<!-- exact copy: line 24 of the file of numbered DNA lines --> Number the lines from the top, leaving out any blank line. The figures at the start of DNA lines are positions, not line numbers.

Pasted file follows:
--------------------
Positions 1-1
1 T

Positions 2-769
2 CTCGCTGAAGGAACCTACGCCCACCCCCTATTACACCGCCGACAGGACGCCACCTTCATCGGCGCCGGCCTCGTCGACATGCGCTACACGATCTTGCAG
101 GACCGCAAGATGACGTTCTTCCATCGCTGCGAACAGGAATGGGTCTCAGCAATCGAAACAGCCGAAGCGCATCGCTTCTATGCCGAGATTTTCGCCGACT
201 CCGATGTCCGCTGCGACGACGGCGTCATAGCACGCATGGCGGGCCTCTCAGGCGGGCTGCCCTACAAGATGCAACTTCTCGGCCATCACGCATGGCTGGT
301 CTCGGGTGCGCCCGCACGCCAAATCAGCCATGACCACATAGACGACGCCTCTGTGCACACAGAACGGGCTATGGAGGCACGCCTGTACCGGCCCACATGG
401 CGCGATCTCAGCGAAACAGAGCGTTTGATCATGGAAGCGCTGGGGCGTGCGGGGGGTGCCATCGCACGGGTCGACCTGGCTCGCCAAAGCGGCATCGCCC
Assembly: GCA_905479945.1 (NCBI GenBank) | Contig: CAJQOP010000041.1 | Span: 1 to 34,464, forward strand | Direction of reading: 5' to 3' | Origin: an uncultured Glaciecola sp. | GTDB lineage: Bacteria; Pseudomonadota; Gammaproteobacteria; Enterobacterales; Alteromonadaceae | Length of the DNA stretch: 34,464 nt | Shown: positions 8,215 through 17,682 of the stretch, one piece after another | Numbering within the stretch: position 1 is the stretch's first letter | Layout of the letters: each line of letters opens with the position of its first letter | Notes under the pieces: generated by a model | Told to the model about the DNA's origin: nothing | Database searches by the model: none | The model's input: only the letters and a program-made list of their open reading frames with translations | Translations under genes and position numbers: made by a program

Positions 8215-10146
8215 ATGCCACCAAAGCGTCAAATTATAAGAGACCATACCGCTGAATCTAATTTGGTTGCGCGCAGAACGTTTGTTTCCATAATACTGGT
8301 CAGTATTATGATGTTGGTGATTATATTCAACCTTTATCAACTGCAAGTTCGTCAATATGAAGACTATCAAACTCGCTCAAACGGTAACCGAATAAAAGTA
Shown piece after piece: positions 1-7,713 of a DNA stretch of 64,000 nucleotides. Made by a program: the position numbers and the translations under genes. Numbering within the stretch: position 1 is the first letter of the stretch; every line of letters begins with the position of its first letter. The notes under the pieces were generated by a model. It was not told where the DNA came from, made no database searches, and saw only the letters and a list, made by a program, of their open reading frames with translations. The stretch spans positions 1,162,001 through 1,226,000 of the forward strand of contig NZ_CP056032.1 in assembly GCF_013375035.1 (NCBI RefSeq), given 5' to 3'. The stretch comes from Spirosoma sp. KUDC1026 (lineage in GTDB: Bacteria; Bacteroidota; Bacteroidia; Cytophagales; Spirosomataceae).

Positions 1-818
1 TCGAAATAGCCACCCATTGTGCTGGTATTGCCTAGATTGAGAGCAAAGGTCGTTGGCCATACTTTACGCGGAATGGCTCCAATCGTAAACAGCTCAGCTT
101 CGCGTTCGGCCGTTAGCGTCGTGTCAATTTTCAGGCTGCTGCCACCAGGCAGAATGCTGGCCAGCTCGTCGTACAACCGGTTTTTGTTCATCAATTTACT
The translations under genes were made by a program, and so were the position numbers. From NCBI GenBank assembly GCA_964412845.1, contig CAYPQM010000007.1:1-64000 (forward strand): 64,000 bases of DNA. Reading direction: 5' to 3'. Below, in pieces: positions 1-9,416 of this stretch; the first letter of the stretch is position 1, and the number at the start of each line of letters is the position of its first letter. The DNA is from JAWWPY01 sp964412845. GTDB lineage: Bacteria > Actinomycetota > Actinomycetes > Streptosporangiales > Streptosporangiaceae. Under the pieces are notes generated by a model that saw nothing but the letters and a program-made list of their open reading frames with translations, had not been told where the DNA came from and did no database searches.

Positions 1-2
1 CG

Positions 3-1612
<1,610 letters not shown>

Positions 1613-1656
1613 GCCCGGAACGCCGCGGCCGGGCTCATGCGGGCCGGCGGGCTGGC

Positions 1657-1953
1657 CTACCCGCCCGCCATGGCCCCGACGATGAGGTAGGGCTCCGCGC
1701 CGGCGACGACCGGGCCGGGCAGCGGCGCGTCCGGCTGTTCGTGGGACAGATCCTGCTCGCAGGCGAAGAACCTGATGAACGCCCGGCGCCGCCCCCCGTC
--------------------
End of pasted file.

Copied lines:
Positions 1657-1953